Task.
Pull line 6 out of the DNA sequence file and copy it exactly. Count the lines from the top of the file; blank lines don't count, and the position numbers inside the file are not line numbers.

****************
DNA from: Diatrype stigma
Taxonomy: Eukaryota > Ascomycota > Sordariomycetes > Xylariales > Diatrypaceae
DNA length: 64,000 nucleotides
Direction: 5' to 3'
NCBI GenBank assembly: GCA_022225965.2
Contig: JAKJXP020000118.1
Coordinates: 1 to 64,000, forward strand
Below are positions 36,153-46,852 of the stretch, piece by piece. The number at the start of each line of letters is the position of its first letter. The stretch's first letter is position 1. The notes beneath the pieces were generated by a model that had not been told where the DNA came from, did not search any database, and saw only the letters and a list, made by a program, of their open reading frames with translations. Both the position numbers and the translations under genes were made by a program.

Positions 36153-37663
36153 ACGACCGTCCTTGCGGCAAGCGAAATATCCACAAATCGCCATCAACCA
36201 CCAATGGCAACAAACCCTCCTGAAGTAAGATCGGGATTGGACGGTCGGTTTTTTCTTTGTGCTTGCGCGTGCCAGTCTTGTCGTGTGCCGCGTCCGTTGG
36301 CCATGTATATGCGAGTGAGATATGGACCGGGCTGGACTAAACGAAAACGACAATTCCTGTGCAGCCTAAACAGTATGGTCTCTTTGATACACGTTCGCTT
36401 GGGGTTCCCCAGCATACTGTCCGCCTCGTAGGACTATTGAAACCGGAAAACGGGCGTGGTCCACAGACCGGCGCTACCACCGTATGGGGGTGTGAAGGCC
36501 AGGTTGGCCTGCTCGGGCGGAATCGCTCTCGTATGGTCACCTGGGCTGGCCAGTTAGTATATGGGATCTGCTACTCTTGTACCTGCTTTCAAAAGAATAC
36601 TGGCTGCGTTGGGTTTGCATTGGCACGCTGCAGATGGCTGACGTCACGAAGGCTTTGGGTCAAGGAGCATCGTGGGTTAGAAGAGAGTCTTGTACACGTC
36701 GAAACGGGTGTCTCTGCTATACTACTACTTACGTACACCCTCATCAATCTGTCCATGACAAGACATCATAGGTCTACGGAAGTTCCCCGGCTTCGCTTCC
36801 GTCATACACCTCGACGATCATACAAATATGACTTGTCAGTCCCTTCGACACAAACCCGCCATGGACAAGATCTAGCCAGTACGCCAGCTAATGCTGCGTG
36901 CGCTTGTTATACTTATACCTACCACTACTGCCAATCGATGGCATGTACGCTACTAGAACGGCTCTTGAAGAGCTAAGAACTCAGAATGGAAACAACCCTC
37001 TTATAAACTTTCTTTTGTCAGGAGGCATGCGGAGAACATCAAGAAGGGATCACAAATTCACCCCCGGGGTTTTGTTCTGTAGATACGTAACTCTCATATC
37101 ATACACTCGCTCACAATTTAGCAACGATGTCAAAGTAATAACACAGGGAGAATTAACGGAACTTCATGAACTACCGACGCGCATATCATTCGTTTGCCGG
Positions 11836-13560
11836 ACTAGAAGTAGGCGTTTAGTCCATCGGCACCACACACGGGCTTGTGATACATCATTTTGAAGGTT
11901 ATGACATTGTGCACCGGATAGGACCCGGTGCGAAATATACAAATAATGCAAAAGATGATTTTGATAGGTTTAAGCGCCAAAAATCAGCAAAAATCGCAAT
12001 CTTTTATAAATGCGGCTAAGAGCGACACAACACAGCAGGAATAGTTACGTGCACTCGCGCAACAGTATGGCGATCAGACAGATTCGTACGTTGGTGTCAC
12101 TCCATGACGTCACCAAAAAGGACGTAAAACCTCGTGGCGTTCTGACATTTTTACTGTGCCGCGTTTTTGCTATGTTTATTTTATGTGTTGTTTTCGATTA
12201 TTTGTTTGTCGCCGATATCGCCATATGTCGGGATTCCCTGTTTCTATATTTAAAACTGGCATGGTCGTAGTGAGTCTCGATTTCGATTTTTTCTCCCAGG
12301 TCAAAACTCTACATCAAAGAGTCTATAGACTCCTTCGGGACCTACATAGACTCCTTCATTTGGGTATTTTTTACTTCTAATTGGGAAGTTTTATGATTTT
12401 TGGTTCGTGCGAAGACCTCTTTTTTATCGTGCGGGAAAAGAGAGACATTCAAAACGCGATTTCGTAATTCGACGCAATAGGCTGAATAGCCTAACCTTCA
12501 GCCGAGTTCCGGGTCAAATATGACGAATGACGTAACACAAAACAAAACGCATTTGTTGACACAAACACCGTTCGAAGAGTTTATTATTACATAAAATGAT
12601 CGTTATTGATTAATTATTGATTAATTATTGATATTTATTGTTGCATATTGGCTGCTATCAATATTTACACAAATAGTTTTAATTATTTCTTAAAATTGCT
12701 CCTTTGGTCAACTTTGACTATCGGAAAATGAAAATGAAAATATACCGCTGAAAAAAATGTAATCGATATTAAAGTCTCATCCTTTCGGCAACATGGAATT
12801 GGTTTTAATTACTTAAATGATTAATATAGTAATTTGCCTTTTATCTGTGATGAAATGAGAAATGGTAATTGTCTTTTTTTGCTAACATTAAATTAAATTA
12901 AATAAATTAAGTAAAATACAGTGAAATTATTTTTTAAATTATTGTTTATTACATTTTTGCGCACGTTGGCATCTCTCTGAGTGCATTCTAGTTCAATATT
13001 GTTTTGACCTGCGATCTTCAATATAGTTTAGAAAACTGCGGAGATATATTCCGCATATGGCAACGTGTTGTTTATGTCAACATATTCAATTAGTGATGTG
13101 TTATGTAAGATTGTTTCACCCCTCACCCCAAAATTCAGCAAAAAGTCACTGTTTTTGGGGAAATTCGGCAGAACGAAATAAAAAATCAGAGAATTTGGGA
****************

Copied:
Contig: JAKJXP020000118.1